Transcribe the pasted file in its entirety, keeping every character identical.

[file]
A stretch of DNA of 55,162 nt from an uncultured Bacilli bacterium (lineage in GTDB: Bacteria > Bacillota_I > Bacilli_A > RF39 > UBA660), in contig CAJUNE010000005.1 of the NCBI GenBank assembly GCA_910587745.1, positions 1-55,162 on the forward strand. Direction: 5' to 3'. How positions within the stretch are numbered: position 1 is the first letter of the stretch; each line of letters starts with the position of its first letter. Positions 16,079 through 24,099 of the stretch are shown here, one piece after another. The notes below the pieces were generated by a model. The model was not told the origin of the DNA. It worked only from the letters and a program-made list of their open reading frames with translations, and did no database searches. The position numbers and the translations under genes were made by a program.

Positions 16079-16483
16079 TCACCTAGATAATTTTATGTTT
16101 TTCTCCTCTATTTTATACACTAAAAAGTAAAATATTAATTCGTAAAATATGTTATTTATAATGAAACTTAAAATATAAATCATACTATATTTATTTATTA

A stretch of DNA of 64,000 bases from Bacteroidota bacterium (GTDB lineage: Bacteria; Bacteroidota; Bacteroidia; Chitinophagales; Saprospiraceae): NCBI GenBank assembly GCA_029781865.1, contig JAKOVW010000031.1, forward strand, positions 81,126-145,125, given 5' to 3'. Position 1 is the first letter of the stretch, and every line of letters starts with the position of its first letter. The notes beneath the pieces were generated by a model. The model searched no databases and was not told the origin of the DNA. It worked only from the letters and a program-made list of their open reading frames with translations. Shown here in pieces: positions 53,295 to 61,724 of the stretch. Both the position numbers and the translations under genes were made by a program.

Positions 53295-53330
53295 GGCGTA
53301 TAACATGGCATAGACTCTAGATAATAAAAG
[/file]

A stretch of DNA of 55,162 nt from an uncultured Bacilli bacterium (lineage in GTDB: Bacteria > Bacillota_I > Bacilli_A > RF39 > UBA660), in contig CAJUNE010000005.1 of the NCBI GenBank assembly GCA_910587745.1, positions 1-55,162 on the forward strand. Direction: 5' to 3'. How positions within the stretch are numbered: position 1 is the first letter of the stretch; each line of letters starts with the position of its first letter. Positions 16,079 through 24,099 of the stretch are shown here, one piece after another. The notes below the pieces were generated by a model. The model was not told the origin of the DNA. It worked only from the letters and a program-made list of their open reading frames with translations, and did no database searches. The position numbers and the translations under genes were made by a program.

Positions 16079-16483
16079 TCACCTAGATAATTTTATGTTT
16101 TTCTCCTCTATTTTATACACTAAAAAGTAAAATATTAATTCGTAAAATATGTTATTTATAATGAAACTTAAAATATAAATCATACTATATTTATTTATTA

A stretch of DNA of 64,000 bases from Bacteroidota bacterium (GTDB lineage: Bacteria; Bacteroidota; Bacteroidia; Chitinophagales; Saprospiraceae): NCBI GenBank assembly GCA_029781865.1, contig JAKOVW010000031.1, forward strand, positions 81,126-145,125, given 5' to 3'. Position 1 is the first letter of the stretch, and every line of letters starts with the position of its first letter. The notes beneath the pieces were generated by a model. The model searched no databases and was not told the origin of the DNA. It worked only from the letters and a program-made list of their open reading frames with translations. Shown here in pieces: positions 53,295 to 61,724 of the stretch. Both the position numbers and the translations under genes were made by a program.

Positions 53295-53330
53295 GGCGTA
53301 TAACATGGCATAGACTCTAGATAATAAAAG